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Cloth and conveyor upkeep

October 11, 2010
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Since the conveyor is the heart of the carwash business, owners must become very familiar with the operation, maintenance, and overall general care for every aspect of their conveyor in order to ensure they do not interrupt their business with unnecessary down time.

Keep an eye on...

There are several things that carwash owners need to monitor in order to maintain their equipment including:

  • Water quality;
  • Soil conditions;
  • Climate;
  • Wash volume;
  • Chemicals; and
  • Improper loading and unloading.

All of the above have a significant impact on the life and quality of a conveyor.

Visual inspection

Owners must make the conscious effort to look at their chain and rollers closely for any signs of premature wear. Doing this daily will ensure early recognition that perhaps it may be time to change some rollers and flip the chain.

Be sure to get it scheduled, order parts and get it done. Once something in the conveyor gets a little out of sorts, not addressing it will only compound the problems and costs down the road.

Also, inspect the entrance and exit trap doors, this is an area that can chew up rollers, put stress on the chain, and lead to costly repairs.

Maintaining proper chain tension will ensure correct operation of the conveyor, decreasing the chance of having a roller jam, and keeping the chain guided straight in the conveyor.

Annually pull the chain and rollers from the conveyor and inspect the entire operation and structure. Flip the chain to extend its life, rotate or replace the sprocket if necessary.

Pit cleaning

Carwash owners need to give daily pit cleaning top priority in order to experience years of successful washing with their conveyor.

Connect a wash down (tied in with your wet down, reclaim or RO wastewater) for the conveyor pit to flush the solids from the chain, rollers and decks of the conveyor.

This will minimize wear and help keep water flowing through the drainage system. This is a very simple part of opening and closing your wash that will prevent major headaches down the road.

Roller up

A carwash owner's conveyor most likely has a feature that calls for a roller to come up and carry the vehicle through the wash. The owner should understand the linkage and how this operates.

Some conveyors are air actuated and consist of an actuator along with the forks and in some cases a photo eye to read where the rollers are.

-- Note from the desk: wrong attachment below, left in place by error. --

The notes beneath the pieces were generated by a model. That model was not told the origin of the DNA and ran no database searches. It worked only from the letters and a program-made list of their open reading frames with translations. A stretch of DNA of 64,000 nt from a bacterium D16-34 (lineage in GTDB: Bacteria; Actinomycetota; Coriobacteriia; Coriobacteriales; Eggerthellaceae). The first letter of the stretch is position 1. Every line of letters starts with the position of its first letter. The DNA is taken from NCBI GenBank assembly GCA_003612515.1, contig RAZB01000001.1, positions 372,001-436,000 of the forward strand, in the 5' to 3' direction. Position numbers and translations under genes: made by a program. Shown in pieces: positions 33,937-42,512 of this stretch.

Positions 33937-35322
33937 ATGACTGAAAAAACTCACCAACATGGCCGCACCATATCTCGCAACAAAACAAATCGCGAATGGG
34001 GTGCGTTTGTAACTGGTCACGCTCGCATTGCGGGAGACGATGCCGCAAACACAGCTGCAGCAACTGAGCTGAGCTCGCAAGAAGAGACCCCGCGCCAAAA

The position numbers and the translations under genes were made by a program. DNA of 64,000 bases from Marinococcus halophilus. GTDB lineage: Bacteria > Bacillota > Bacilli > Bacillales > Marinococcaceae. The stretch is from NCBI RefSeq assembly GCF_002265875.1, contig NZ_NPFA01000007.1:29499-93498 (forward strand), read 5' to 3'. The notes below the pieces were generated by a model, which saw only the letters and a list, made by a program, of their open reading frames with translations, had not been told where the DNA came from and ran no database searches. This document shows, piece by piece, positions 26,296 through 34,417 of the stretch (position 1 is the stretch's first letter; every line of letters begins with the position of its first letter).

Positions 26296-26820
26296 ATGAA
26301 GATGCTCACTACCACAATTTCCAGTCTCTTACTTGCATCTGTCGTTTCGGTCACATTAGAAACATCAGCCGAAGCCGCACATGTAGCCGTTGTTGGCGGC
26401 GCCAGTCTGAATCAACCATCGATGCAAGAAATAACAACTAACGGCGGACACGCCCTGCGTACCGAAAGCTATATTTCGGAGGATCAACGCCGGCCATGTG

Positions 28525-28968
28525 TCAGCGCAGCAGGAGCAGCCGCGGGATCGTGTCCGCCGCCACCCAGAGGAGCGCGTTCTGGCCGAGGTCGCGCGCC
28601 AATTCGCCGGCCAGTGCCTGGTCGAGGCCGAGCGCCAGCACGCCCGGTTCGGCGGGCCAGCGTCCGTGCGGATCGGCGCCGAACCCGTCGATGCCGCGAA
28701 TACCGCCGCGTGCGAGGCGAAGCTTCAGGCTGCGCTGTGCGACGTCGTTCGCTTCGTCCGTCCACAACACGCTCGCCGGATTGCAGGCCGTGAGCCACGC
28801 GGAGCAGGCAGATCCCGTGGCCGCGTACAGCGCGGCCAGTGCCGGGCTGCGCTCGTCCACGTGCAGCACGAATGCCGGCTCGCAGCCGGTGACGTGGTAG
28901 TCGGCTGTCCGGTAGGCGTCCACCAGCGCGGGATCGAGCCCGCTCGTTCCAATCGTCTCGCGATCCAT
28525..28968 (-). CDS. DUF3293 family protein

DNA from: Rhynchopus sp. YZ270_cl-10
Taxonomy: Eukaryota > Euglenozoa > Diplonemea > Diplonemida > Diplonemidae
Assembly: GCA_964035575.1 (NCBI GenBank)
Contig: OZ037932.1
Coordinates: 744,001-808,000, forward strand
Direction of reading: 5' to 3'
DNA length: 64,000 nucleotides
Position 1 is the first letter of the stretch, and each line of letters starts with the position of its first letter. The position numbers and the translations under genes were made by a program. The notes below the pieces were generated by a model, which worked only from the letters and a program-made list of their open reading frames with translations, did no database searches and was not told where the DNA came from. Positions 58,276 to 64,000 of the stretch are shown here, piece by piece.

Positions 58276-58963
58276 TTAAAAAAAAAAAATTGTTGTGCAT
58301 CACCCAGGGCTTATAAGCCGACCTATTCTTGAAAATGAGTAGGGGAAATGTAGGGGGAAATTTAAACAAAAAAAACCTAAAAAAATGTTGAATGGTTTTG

Air dryers to make sure there is quality air, proper air pressure and the forks condition along with the trap door all need to be regularly inspected.

Bearings also need to be greased regularly and changed approximately every 24 months (some washes may experience longer or shorter lifespan depending on the conditions and maintenance habits).

Always beware of loose hardware on the conveyor. Loose nuts and bolts contribute to premature wear and if left unattended could cause down time.

Owners should be familiar with the conveyor operation so in the event of a problem they will understand what needs to be done to get back up and running.

Manufacturer's maintenance

If a wash owner is not contracting their local equipment provider to perform regular preventative maintenance, they must be sure they understand what needs to be done, such as:

  • Greasing bearings;
  • Chain maintenance; and
  • Roller up mechanisms.

Most manufacturers have a set maintenance program that should be followed as closely as possible for each piece of equipment.

Proper cloth care

Owners won't go wrong with regular cleaning and plenty of soaps to maximize lubrication and cleaning while minimizing the noise (for exterior customers in the vehicles).

Keep nozzles clean — It is imperative that owners continuously flush clean their cloth. With clogged nozzles the wash is not getting the manufacturer's recommended flow in order to keep the cloth in top shape, looking good, and maximizing its life expectancy.

Needed lubrication — DO NOT CUT ON CHEMICALS! Lubricity from the proper combination of detergents and water are the reasons behind the carwash business.

A lack of lubricity will lead to the cloth getting aggressive, wearing at a greater rate, and leading to the possibility of damage to a customer's vehicle.

Owners should work with their chemical provider for the proper amount for a good clean vehicle while keeping in mind they will also need to rinse it off and prepare the vehicle for drying in the allotted area.

Employee training — Make sure carwash employees realize that loose moldings, sharp edges, and rusted running boards can lead to equipment, cloth and vehicle damage.

If an employee can spot this early in the process the owner can get that car out of line and offer to hand wash it or politely send them on their way.

Staying on top of it

Cloth and conveyor maintenance isn't a difficult thing for owners and operators to keep track of. However, it does take some active participation and awareness on their part.

Staying on top of general cloth and conveyor maintenance issues will ensure that the carwash runs smoothly and any potential problems are identified early on and dealt with appropriately to save time and money.

Brian Gleason is the vice president of sales and marketing at PECO Car Wash Systems, Auburn Hills, MI, a maker of soft cloth and high pressure tunnel carwash equipment. For more information contact Brian at